Young Quebecers still prefer to be served in French
If the language of Félix Leclerc is widely used in local shops, it is not not the case when young people shop online.
Young Quebecers attach great importance to the presence of French in businesses, according to a recent study by the Office québécois de la langue française.
Young people aged 18 to 34 give great importance to the presence of French in businesses, noted the Office québécois de la langue française in a study.
The majority of young Quebecers believe that service in French should always be available in Quebec, without however objecting to service in English being offered to those who want it.
The authors of the study French language in Quebec : uses and behaviors of 18 to 34 years in < em>2021 conclude that French remains the language mainly used by young Quebecers in local businesses, but is not when it comes to making purchases online.
Between February and April 2021, 6,008 Quebecers aged 18 to 34 were surveyed about their ability to receive service in French, the languages they used in businesses near their home, the languages in which they preferred to be served in a business and the languages they used to make purchases online.
About 30 respondents also participated in focus groups on the results in order to better understand them.
During 2021-2022, the OQLF received 6,292 complaints, one-third (31%) of which related to language of service. To consult the study, click here.
In 2021, French was the most used language in convenience stores (86.7%) in the whole province. A percentage similar to that measured in 2016 (86.8%).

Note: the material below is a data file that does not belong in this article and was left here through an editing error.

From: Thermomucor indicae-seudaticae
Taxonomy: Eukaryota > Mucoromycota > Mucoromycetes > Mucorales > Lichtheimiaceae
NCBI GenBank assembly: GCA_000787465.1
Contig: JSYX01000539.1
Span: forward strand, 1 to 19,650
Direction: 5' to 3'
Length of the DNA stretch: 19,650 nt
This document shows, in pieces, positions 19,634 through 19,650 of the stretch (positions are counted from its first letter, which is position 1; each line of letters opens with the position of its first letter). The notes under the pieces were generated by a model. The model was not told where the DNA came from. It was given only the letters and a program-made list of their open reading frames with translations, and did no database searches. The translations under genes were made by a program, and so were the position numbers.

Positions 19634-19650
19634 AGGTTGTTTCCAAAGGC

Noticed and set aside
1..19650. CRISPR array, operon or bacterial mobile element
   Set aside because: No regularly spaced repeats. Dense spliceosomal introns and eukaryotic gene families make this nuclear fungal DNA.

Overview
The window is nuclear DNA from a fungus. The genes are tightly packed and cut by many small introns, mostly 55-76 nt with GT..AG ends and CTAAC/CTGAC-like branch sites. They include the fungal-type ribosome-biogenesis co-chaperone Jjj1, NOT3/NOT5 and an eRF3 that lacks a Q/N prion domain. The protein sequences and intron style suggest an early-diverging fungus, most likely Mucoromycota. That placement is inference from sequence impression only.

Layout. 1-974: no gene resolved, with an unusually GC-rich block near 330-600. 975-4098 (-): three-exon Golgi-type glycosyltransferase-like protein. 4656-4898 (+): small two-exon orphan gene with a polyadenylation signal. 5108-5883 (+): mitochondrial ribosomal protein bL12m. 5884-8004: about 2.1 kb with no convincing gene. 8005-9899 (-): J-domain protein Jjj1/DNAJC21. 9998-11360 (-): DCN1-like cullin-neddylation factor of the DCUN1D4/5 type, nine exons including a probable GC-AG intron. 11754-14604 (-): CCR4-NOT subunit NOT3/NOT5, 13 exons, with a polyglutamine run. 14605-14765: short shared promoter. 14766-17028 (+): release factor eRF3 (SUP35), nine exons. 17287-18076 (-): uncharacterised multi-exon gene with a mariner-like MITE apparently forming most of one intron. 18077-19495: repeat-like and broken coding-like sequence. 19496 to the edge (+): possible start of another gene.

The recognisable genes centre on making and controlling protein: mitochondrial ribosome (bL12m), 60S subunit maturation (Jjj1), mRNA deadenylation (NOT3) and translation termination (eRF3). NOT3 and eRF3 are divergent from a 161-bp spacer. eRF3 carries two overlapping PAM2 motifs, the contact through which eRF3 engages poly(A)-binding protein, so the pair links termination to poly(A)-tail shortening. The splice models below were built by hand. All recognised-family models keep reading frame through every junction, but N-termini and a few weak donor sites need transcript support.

Start of the widget. Skip the widget?End of widget. Back to the beginning of the widget?
Quebec and Montreal oppose in the results by region.
On the Island of Montreal, the proportion of young people who said they used French more often was the lowest in the province, at 75%.
This percentage rises to 96.7% for those in the Quebec region, at the top of the list. Young people from the Saguenay region follow closely with 96.6%.
More than two-thirds of young people (68%) said they preferred to be served in French in 2021. This percentage reaches 80% among Francophones.
In general, the preferred language was also the one used most often in commerce.
Among Francophones, the preference for French is more pronounced with age: 85% of those aged 30 to 34 preferred to be served in French, while this percentage drops to 76% among those aged 18. at 23.
Several residents of Greater Montreal feel that the use of French in businesses has declined in recent years.
The trend was reversed among Anglophones: 30-34 year olds were less likely to prefer receiving service in their mother tongue (29%) than 18-23 year olds (49%).
Half of allophones preferred to receive service in French.
The fact that the preference for French increases with age, regardless of the language spoken at home, is an important element to monitor in future studies, according to the OQLF. In fact, 66% of all respondents aged 18 to 23 said they preferred French, compared to 73% of those aged 30 to 34.
Quebec's French character remains important and respected by the majority of Anglophones and Allophones who participated in the focus groups.
It's still funny that I say that, as an English speaker, but I'm surprised when I go to a store and people speak to me in English, testifies a Montrealer whose mother tongue is neither French or English.
“If I go to a mall or somewhere else and I hear English, it sounds foreign, even though it's my language. It sounds foreign, because it's supposed to speak French. […] I will say it if I do not understand things and I will ask for an explanation. »
— A Montrealer whose mother tongue is neither French nor English who participated in the focus groups of the OQLF study
However, they mentioned that they wanted to be served in English in shops when communication in the language of Molière is not effective.